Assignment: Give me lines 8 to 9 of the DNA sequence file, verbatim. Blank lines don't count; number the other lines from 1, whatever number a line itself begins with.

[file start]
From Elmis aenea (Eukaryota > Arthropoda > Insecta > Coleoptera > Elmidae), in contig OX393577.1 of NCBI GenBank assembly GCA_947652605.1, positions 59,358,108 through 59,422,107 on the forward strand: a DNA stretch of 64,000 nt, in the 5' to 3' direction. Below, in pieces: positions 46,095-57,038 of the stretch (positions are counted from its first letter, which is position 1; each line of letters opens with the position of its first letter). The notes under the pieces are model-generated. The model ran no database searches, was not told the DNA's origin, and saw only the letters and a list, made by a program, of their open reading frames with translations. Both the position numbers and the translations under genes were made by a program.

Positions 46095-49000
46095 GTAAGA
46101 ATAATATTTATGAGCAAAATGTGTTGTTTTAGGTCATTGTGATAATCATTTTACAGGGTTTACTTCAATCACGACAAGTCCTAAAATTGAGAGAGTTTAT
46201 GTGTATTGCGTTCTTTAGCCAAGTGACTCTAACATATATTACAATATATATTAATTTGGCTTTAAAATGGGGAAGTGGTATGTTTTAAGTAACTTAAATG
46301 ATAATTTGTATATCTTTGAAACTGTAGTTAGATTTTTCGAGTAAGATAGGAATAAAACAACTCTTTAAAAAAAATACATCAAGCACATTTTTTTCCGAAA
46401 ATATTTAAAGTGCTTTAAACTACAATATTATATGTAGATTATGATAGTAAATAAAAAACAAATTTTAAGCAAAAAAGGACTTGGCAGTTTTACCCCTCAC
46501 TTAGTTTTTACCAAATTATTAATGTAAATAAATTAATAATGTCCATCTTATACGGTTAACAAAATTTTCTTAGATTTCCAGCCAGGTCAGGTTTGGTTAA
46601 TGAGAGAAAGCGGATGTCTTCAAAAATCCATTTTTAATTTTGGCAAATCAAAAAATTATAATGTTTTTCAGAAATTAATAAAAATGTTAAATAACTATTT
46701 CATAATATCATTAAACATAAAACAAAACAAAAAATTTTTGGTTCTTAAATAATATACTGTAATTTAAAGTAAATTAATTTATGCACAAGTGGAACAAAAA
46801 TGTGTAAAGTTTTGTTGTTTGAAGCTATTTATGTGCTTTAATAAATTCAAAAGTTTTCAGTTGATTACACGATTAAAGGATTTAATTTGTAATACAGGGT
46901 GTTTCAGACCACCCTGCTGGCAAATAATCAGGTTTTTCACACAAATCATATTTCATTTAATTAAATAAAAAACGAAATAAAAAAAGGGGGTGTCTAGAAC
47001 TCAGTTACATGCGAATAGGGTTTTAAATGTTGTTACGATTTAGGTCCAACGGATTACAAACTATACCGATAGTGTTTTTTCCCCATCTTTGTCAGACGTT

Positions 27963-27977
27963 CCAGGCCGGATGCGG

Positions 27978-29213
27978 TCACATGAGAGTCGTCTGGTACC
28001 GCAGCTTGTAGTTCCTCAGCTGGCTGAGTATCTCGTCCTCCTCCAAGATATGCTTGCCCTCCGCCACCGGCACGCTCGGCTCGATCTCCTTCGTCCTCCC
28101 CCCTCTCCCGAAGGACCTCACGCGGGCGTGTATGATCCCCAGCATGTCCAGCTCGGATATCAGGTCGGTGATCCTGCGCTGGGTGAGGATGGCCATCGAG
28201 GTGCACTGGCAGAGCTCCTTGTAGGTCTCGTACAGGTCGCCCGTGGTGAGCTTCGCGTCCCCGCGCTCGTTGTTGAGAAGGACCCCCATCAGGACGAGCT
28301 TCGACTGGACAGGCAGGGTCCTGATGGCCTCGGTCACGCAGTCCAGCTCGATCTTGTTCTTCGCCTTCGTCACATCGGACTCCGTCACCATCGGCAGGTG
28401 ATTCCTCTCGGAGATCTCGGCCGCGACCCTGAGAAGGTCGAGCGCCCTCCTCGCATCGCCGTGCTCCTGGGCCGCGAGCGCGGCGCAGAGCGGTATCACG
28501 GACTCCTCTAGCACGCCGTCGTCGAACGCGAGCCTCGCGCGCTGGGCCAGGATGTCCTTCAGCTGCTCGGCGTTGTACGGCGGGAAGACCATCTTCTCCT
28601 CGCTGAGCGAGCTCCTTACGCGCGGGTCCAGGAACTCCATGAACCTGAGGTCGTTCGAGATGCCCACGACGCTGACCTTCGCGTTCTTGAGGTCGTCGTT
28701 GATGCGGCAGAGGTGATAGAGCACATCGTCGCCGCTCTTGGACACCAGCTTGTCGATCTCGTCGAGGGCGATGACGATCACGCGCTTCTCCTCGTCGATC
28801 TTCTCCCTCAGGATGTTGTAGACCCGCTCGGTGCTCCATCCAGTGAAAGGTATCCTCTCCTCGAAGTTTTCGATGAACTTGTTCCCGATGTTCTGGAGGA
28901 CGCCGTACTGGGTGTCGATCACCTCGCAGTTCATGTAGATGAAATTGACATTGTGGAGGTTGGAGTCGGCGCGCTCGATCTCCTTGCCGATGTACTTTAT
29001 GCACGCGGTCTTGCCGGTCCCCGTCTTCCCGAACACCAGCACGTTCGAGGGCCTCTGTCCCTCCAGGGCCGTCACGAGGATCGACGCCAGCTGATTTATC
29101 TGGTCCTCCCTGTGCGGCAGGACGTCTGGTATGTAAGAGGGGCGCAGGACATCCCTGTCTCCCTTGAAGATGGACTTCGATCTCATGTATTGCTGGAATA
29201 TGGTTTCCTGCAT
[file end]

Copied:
46501 TTAGTTTTTACCAAATTATTAATGTAAATAAATTAATAATGTCCATCTTATACGGTTAACAAAATTTTCTTAGATTTCCAGCCAGGTCAGGTTTGGTTAA
46601 TGAGAGAAAGCGGATGTCTTCAAAAATCCATTTTTAATTTTGGCAAATCAAAAAATTATAATGTTTTTCAGAAATTAATAAAAATGTTAAATAACTATTT